Critical Thinking for Children – 4. Parts of Thinking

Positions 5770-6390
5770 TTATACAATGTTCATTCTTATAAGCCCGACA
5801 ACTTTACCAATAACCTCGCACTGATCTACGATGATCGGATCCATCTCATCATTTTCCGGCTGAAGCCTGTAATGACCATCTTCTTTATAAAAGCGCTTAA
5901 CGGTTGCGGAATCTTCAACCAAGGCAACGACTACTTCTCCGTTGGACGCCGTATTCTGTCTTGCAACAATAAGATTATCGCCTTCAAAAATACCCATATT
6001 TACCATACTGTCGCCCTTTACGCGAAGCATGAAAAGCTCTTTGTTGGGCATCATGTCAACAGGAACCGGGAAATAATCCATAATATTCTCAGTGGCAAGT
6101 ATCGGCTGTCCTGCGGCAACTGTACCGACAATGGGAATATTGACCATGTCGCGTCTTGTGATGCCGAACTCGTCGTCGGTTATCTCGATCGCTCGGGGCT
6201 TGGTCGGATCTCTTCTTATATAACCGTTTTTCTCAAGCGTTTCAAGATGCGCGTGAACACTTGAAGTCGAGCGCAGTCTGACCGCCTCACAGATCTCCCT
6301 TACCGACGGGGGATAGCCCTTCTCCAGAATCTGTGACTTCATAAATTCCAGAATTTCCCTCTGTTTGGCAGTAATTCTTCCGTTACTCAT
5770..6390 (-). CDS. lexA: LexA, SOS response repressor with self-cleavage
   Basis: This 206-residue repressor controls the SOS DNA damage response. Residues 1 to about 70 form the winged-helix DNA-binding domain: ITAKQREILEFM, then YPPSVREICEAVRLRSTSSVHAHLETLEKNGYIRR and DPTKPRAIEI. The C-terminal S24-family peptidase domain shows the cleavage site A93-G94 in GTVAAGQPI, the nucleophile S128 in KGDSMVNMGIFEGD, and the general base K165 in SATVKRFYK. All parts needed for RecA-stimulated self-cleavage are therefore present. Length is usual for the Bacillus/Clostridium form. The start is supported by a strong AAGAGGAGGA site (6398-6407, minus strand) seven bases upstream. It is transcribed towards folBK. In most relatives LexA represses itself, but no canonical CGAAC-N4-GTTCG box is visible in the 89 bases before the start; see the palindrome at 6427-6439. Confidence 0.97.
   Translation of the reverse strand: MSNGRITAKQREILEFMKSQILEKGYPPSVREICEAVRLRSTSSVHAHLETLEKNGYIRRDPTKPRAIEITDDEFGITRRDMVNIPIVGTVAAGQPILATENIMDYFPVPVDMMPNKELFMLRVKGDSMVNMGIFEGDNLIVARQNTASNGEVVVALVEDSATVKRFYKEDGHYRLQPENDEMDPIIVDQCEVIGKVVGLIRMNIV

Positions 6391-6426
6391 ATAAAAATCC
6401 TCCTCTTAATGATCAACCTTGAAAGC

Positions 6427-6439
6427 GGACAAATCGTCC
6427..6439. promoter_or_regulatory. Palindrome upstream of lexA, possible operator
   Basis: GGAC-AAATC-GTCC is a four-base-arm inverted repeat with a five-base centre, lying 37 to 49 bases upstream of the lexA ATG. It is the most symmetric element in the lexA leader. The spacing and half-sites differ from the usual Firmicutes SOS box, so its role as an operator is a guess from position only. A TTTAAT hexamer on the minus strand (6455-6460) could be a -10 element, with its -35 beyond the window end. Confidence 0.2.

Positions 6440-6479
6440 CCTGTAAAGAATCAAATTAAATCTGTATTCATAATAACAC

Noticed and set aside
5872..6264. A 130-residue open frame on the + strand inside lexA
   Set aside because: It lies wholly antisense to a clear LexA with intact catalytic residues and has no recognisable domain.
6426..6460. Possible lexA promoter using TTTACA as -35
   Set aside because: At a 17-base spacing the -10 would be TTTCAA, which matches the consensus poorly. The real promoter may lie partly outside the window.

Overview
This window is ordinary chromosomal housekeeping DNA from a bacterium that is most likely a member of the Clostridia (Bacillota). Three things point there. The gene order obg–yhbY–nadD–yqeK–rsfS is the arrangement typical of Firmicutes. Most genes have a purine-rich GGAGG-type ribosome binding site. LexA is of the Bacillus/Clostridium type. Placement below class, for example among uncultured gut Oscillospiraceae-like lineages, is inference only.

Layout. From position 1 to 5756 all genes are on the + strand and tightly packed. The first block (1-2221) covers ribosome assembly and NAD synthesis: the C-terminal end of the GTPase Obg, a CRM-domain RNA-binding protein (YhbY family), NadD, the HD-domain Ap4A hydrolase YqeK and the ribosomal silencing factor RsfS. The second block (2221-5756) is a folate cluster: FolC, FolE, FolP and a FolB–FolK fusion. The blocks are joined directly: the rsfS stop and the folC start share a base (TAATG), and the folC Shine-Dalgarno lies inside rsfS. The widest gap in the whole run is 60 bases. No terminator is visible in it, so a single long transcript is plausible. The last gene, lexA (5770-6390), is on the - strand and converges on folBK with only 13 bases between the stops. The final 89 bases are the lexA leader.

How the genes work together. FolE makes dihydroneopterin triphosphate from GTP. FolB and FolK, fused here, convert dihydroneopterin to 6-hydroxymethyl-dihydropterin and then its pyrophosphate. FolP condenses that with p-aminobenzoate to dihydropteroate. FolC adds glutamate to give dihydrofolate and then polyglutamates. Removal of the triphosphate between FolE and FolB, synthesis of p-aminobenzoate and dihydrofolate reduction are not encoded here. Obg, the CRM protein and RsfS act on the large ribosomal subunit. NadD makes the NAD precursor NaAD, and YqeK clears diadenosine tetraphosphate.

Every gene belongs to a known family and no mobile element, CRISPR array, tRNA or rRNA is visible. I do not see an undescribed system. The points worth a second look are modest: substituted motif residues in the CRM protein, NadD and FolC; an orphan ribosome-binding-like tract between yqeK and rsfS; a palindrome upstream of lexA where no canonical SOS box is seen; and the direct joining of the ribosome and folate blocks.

we take our thinking apart to find problems in our thinking and fix them here are the parts purpose of the thinking questions we are trying to answer information we need to answer the question inferences or conclusions we are coming to concepts or Qi ideas we are using in our thinking assumptions or ideas we are taking for granted implications and consequences of our thinking points of view we need to consider think about the purpose your purpose is your goal or what you are trying to make happen questions you can ask to target purpose what is your purpose in doing what you are doing what is my purpose in doing what I am doing what is our purpose what is the purpose of this assignment what is the purpose of the main character in this story what is my teacher's purpose what is my sister's purpose what is my brother's purpose is there something wrong with my purpose state the question the question lays out the problem and guides our thinking questions you can ask about the question what question am I trying to answer what is the question we are trying to answer in this activity is my question clear should I be asking a different question what question are you asking me gather the information the information is the facts evidence or experiences you'll use to figure things out questions you can ask about information what information do I need to answer this question do I need to gather more information is this information relevant to my purpose is my information accurate watch your inferences inferences are conclusions you come to it's what the mind does in figuring something out questions you can ask to check your inferences what conclusions am i coming to are there other conclusions I should consider is my inference logical is this other person's inference logical check your assumptions assumptions are beliefs you take for granted usually you don't question them but you should questions you can ask about assumptions what am i taking for granted am i assuming something I shouldn't what assumption is leading me to this conclusion what is this other person assuming what does my mother assume about my friends are you assuming that boys are always stronger than girls clarify your concepts concepts are ideas you use in thinking to understand what is going on questions you can ask to clarify concepts what is the main idea in this story what idea comes into my mind when I hear the word what idea is this character using in his or her thinking is there a problem with this idea what idea am i using in my thinking is this idea causing problems for me or for others I think this is a good idea but could you explain it a little more understand your point of view point of view is what you are looking at and the way you are seeing it questions you can ask about point of view how am I looking at this situation what am I looking at and how am I seeing it is there another reasonable way to look at the situation or is my view the only reasonable view are you looking at girls as sissies are you looking at boys as tough think through the implications implications are things that might happen if you decide to do something consequences are the things that do happen when you act questions you can ask about implications if I decide to do X what things might happen if I decide not to do X what things might happen when the main character in the story made an important decision what happened as a result what were the consequences is what are the possible implications of riding your bike too fast down the hill what are the implications of touching that hot pot on the stove